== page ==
Tuesday, April 2, 2013

The Lightning Kid and the Musical Munchkins

The King and Queen were raising their sons to appreciate the outdoors, physical activity, movement and music.  For the latter, the Lightning Kid was involved with a group of Musical Munchkins while at the same time, Shark Boy was taking (what else?) swimming lessons.  The King and Queen tried to take turns taking each of the boys to their lessons, one week the King would take Shark Boy to swimming, while the Queen took the Lightning Kid to Musical Munchkins, and the next week they would switch.

The Lightning Kid had many friends and fans at Musical Munchkins, but the King and Queen were vexed at one development in the sessions that seemed to creep up.  Rather than sing and play with toy musical instruments, an increasing amount of time each session was being spent on arts and crafts... which didn’t seem inherently musical at all.  These crafts involved scissors, glue and small pieces perfect for putting in the mouth and/or gagging on.   

The first time the King encountered this activity, he had the Lightning Kid sit the activity out.  This was painful and upsetting to him, as he saw it as the first of many times that the young Prince might be excluded from an activity he wouldn’t be able to do, and have to watch from the sidelines.  BUT THE GROUP WAS FOR CHILDREN LESS THAN 2 YEARS OLD!  While the other munchkins seemed to put things in their mouths less than the Lightning Kid, and often seemed more developed overall, they and their parents still all struggled with making the craft activities anything less than an unmitigated disaster (one mother used the dreaded R word to describe the proceedings, earning a firm yet fairly polite rebuke from the King).

The next week, during the Queen’s turn at Musical Munchkins, a similar craft activity took place, and the Royal Family’s annoyance increased.  While they wanted a change, they found themselves too busy to lodge a formal complaint, all while considering leaving the program altogether.

When it was the King’s turn again, he had two options: skip the lesson and stay home with the Prince, or take him to Musical Munchkins in spite of their reservations.  The King figured they would take the good of the sessions while leaving the bad.  In fact, there were no crafts that day (perhaps someone else had found the time to register a complaint) and yet the King still found some frustration; he wanted the Lightning Kid to walk more (as the other children did) and when he tried to encourage it, he found the Prince’s bottom to be pulled to the floor as if by some magical force.  While he disliked being bull-headed about the Prince’s development, he knew he would soon be in environments with more children who could walk, and wanted to know he would be safe and capable of keeping up... more or less.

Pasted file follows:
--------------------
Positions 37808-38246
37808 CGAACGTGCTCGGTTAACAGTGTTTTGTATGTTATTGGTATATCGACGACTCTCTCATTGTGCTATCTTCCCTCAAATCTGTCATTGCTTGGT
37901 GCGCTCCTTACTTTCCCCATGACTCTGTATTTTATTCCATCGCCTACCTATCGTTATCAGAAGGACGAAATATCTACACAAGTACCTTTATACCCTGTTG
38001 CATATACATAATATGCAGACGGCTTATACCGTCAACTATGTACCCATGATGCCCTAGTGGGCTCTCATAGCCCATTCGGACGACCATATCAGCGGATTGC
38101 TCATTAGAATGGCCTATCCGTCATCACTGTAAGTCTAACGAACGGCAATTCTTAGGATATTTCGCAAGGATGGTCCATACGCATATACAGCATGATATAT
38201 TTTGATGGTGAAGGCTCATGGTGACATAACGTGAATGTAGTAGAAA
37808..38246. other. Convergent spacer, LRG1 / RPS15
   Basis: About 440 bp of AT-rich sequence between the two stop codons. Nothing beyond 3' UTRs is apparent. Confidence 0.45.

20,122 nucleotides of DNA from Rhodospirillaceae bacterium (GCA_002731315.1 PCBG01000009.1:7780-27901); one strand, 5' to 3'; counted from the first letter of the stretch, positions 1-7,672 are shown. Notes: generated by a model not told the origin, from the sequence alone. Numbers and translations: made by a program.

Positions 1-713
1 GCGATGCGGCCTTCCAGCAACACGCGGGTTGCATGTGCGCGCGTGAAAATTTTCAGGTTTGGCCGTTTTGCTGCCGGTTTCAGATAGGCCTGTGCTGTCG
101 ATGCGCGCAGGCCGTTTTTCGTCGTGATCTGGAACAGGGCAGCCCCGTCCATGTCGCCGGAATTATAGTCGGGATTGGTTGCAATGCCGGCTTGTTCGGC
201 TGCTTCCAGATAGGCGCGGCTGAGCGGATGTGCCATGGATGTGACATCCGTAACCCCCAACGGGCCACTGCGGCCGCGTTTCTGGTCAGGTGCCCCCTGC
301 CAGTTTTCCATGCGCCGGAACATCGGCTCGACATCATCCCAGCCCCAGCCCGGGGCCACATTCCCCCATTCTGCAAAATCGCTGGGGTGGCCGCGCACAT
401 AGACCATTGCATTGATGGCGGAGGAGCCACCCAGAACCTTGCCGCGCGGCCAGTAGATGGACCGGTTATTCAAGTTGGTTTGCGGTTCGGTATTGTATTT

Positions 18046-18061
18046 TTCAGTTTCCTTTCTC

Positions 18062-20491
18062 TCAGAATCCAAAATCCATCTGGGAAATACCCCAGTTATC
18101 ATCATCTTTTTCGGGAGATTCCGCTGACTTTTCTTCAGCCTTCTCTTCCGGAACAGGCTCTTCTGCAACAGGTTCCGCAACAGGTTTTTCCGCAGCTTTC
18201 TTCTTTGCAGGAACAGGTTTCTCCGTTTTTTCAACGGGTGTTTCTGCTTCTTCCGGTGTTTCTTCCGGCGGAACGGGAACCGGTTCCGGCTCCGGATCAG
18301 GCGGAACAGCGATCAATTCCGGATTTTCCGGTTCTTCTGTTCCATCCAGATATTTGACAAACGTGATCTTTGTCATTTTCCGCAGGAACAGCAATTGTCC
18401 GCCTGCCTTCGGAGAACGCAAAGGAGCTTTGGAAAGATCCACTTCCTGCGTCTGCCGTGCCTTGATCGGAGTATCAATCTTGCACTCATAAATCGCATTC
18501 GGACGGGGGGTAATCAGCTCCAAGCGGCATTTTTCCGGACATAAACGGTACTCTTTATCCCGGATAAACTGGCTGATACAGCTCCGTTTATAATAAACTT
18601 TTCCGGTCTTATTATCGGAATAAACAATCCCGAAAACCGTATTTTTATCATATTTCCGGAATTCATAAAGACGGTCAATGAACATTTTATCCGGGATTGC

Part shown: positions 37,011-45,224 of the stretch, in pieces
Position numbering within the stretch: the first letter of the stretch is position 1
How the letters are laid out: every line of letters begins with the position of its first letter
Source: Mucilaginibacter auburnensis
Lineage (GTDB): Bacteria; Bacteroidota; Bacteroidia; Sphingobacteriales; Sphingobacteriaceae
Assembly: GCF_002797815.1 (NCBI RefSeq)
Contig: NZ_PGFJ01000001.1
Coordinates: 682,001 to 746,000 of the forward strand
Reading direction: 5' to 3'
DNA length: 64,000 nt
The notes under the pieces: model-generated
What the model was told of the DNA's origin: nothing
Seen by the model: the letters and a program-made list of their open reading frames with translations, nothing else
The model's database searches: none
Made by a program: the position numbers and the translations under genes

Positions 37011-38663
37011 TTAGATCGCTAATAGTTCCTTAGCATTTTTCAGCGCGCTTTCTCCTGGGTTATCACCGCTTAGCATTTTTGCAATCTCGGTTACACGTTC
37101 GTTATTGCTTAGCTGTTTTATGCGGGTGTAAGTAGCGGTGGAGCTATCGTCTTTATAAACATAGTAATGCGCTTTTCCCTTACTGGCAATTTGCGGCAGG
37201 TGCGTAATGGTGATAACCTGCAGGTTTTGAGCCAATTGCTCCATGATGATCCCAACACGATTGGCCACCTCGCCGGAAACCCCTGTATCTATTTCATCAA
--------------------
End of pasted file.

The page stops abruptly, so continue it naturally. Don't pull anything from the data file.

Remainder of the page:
While the King was not entirely satisfied by how much the Lightning Kid was walking during the Musical Munchkins session, he couldn't help but notice another stark difference between the Lightning Kid and the other children: he was by far the most engaged and engaging child there.  He went around to the other children’s parents and greeted them, he tried to get his hands on toys the second they were available, he scooted and searched around the room for ways to get into trouble.  When the King had a split-second that didn't involve keeping the Prince out of trouble, he observed the other children, they sat placidly in their parents’ laps, a docile look on their faces, some passive, some outright shy.  While that looked to be a lot easier to manage than what the King was used to in terms of taking care of children, he wouldn't have traded places with the other parents... the Prince was full of lightning, as usual, and that was the way his family liked it.

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